Senior Jenna Wilcox spreads Hemophilia and Von Willebrands awareness

EllieAna Hale and Jenna Wilcox

There is a massive amount of opportunities that come from the four years of classes in the biomedical pathway, specifically the final fourth-year capstone project.

Seniors in their fourth year of Biomedical Sciences, who are also known as biomedical interventions, are given an assignment that includes five months of conductive research for a final product. This involves a 10-15 minute presentation, a poster board and a 15-30 page final research paper.

Students pick their topic and can choose whether the project is a community awareness outreach project, a job shadowing opportunity or a research experiment.

The following information below is by biodmedical interventions senior Jenna Wilcox.

Her specific capstone project is aimed to “help raise awareness of Hemophilia and Von Willebrands.”

Her project information is below.


Hemostasis is the human body’s process of controlling bleeding and preventing damaged blood vessels from losing too much blood. 13 proteins are involved in the cascade process of coagulation, or the process of clotting blood.

`A person who is affected by Hemophilia or von Willebrands has an absence or deficiency in one or more of the main 13 clotting proteins. Because of this, the coagulation process will be started in the affected person’s body, but not completed.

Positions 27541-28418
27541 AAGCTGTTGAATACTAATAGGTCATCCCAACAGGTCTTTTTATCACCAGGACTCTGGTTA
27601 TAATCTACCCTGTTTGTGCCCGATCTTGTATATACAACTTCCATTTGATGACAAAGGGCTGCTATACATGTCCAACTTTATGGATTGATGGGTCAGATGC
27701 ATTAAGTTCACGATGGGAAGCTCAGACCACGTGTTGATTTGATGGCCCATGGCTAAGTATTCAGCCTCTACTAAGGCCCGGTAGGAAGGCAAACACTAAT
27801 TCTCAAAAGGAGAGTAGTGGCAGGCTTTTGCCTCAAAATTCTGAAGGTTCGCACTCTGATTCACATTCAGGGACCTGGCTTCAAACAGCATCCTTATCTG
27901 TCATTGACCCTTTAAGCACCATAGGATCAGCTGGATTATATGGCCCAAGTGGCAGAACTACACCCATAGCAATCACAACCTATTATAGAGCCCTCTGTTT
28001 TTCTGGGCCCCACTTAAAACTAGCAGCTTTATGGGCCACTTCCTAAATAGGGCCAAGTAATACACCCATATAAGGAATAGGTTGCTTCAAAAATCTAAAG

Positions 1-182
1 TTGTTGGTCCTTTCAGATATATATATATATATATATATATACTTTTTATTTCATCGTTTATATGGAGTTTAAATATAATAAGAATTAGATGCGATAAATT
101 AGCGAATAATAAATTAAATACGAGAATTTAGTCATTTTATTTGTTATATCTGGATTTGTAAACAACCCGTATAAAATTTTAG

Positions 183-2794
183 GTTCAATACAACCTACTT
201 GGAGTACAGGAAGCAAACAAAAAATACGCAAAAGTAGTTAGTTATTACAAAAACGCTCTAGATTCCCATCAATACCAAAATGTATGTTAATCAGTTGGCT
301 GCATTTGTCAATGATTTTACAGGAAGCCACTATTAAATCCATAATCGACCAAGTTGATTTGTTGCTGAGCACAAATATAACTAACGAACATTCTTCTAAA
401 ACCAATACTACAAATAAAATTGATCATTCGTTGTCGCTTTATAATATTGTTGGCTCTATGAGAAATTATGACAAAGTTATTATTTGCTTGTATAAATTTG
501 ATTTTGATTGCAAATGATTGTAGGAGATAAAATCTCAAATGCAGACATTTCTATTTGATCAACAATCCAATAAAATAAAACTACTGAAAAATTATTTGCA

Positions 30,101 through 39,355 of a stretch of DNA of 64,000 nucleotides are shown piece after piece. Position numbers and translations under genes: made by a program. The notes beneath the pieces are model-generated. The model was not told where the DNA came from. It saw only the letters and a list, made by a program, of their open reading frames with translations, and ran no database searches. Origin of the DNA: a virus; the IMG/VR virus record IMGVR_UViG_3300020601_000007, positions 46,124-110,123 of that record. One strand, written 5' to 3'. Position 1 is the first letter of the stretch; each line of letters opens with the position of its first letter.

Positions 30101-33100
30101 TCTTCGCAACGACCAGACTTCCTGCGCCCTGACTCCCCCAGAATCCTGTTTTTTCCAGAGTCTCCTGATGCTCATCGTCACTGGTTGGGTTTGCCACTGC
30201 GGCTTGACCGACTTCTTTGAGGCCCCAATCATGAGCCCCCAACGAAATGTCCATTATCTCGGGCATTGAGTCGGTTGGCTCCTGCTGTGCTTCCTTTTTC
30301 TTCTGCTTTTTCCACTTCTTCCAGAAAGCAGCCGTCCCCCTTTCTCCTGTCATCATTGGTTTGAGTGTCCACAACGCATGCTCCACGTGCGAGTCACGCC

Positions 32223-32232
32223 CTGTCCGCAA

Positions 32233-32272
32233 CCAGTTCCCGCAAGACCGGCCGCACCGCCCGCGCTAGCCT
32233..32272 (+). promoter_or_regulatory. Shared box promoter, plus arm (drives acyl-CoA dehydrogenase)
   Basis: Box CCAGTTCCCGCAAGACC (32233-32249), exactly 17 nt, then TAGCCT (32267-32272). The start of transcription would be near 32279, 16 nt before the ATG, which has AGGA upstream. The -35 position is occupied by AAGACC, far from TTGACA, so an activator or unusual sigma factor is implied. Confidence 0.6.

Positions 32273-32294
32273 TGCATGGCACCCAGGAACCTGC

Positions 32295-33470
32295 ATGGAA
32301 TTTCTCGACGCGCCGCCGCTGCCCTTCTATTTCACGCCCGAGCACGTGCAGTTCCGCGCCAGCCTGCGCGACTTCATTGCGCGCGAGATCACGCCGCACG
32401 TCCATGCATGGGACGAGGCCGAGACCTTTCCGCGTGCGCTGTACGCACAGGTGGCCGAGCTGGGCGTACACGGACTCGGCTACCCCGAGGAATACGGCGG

This leads to an unstable platelet plug and continual bleeding over long periods, which can lead to many complications. Von Willebrand’s disease is the absence or deficiency of the von Willebrand protein. There are several different types of von Willebrand’s disease categorized by severity and cell structures including type 1, 2, 2a, 2b, 2n, 2m, and 3.

Hemophilia is an X-linked recessive inherited disorder that causes a mutation on chromosome 12 resulting in hemophilia. there are three types of hemophilia classified by factor deficiency. The first being, hemophilia A which is a deficiency or absence of factor XIII, the most common type.

The second being hemophilia B, an absence or deficiency of factor IX, also known as the Christmas Disease. The last type of hemophilia is hemophilia C, also known as Rosenthal syndrome, a deficiency or absence of factor XI. Von Willebrands categorizes symptoms of the disease by type, where hemophilia categorizes symptoms by severity.

This is because most hemophilia patients represent the same symptoms despite what type they have, it is the severity of the symptoms and factor levels that differentiates them.



















Illustration by Jenna Wilcox